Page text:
Funding is provided by Queen Mary University, London as part of a Technology Strategy Board (TSB) regenerative medicine award. The TSB is a UK government body tasked with fostering UK innovation in priority growth areas.

Who is the main contact?
Mr Simon Myers

Trial website

Contact information



Primary contact

Mr Simon Myers


Contact details

Queen Mary University London
Blizzard Institute
Mile End Road
E1 4NS
United Kingdom

Additional identifiers

EudraCT number number

Protocol/serial number

v3 020911 revised 120412

Study information

Scientific title

Cultured keratinocytes in burn wound care: a non-randomised study


Study hypothesis

Cultured allogeneic keratinocytes are capapble of accelerating wound closure at least as well as autologous keratinocyte suspensions

Ethics approval

Not provided at time of registration

Study design

Non-randomised interventional study

Primary study design


Secondary study design

Non randomised controlled trial

Trial setting


Trial type


Patient information sheet

Not available in web format, please use the contact details below to request a patient information sheet


Severe burns - acute


This is an intra-patient study (each patient will act as their own control) and each patient will receive all the treatment regimes under investigation i.e. Cryopsray, ReCell and standard care.

Standard care - grafting and inert bandages.

Active group 1 - cultured allogeneic keratinocytes (Cryospray) + standard care

Active group 2 - autologous keratinocyte suspension (ReCell) + standard care

Intervention type



Not Applicable

Drug names

Primary outcome measures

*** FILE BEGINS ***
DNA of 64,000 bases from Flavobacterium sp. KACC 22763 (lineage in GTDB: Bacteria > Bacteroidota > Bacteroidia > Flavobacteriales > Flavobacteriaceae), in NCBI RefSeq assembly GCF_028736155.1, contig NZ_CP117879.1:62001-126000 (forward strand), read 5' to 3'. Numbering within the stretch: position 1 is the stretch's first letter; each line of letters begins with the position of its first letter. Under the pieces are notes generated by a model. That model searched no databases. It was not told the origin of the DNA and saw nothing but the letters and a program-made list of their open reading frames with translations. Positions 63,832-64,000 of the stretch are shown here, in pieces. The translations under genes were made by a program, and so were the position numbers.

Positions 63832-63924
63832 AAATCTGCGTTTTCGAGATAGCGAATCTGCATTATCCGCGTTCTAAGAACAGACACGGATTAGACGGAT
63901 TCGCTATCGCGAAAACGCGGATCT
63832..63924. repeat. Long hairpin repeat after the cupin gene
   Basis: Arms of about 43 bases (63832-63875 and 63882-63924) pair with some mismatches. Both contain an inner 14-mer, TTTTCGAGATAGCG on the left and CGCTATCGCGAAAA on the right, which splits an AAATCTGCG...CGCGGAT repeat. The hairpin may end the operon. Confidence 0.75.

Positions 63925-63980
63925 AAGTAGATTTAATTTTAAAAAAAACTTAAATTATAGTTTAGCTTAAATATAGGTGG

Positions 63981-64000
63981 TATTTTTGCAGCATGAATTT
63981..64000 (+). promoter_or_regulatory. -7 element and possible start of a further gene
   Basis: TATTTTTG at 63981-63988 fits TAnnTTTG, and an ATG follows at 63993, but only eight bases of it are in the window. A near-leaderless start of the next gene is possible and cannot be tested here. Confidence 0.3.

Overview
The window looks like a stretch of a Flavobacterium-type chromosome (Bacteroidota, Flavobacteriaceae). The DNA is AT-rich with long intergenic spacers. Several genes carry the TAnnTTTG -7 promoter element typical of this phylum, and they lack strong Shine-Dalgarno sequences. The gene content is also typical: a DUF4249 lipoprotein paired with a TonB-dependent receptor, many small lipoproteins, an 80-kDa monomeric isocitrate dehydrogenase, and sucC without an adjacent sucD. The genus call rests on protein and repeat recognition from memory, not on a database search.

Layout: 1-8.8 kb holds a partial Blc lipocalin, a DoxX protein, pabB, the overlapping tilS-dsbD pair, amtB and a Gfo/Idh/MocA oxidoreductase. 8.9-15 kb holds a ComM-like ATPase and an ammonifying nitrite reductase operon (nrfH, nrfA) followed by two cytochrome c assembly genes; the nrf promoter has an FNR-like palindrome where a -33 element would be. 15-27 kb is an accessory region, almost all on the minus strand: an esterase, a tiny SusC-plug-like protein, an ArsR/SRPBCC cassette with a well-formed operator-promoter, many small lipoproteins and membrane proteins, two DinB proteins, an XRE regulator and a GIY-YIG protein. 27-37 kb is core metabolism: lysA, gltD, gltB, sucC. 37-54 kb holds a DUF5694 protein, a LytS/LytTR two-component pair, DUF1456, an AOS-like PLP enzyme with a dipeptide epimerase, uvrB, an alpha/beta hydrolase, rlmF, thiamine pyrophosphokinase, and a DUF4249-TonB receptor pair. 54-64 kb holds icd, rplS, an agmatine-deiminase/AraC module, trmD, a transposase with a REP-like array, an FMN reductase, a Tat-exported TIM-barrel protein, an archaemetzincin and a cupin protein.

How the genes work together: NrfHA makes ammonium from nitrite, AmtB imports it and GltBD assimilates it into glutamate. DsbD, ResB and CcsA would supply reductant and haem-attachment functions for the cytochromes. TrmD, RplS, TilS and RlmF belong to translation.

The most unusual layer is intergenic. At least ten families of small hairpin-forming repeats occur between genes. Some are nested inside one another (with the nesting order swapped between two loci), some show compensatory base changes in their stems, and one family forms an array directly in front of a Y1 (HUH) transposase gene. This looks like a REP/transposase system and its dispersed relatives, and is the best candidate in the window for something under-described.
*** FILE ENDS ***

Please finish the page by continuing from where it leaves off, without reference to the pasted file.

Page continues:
Objective measures of wound healing via punch biopsy analysis (time course of cytokine and growth factor expression)

Secondary outcome measures

1. Time to complete wound closure (100% re-epithelialisation)
2. Aesthetic outcome of burn site via Derriford Appearance Scale and Patient and Observer Scar Assessment Scale (POSAS) at week 4, 8, 12 and 24

Overall trial start date


Overall trial end date


Reason abandoned


Participant inclusion criteria

1. Patients who are 18 years old at least
2. Patient is in good general health
3. Patient is willing and able to co-operate with the protocol for the duration of the study
4. Patients with a donor graft site due to requiring a split skin graft to treat a large burn
5. Patients able to give written consent

Participant type


Age group




Target number of participants

Up to 10

Participant exclusion criteria

1. Patients unable to give written consent
2. Terminally ill patients
3. Pregnant women
4. Patients with skin disorders that may affect the growth of cells or subsequent wound healing e.g. patients on high concentrations of steroids, patients with psoriasis or eczema
6. Patient has a history of hypersensitivity to any components of either Cryoskin Spray (e.g. DMSO) or ReCell (trypsin)
7. Patients with eczema; genetic skin conditions; hypertrophic or keloid scars

Recruitment start date


Recruitment end date



Countries of recruitment

United Kingdom

Trial participating centre

Queen Mary University London
E1 4NS
United Kingdom

Sponsor information


Queen Mary University London (UK)

Sponsor details

c/o Mr. Simon Myers
Centre for Cutaneous Research
Blizard Institute
4 Newark Street
E1 2AT
United Kingdom

Sponsor type




Funder type


Funder name

Technology Strategy Board Grant (UK) Project Number 130412

Alternative name(s)

Funding Body Type

Funding Body Subtype


Results and Publications

Publication and dissemination plan

Not provided at time of registration

Intention to publish date

Participant level data

Not provided at time of registration

Results - basic reporting

Publication summary

Publication citations

Additional files

Editorial Notes